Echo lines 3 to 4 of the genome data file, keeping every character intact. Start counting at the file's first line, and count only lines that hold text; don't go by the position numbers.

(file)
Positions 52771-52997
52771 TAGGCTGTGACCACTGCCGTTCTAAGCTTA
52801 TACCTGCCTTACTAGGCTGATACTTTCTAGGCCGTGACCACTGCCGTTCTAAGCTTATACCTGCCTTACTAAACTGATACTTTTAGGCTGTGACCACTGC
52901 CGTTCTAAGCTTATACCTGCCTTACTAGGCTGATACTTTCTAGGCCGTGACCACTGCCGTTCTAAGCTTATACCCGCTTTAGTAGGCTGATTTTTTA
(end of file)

52801 TACCTGCCTTACTAGGCTGATACTTTCTAGGCCGTGACCACTGCCGTTCTAAGCTTATACCTGCCTTACTAAACTGATACTTTTAGGCTGTGACCACTGC
52901 CGTTCTAAGCTTATACCTGCCTTACTAGGCTGATACTTTCTAGGCCGTGACCACTGCCGTTCTAAGCTTATACCCGCTTTAGTAGGCTGATTTTTTA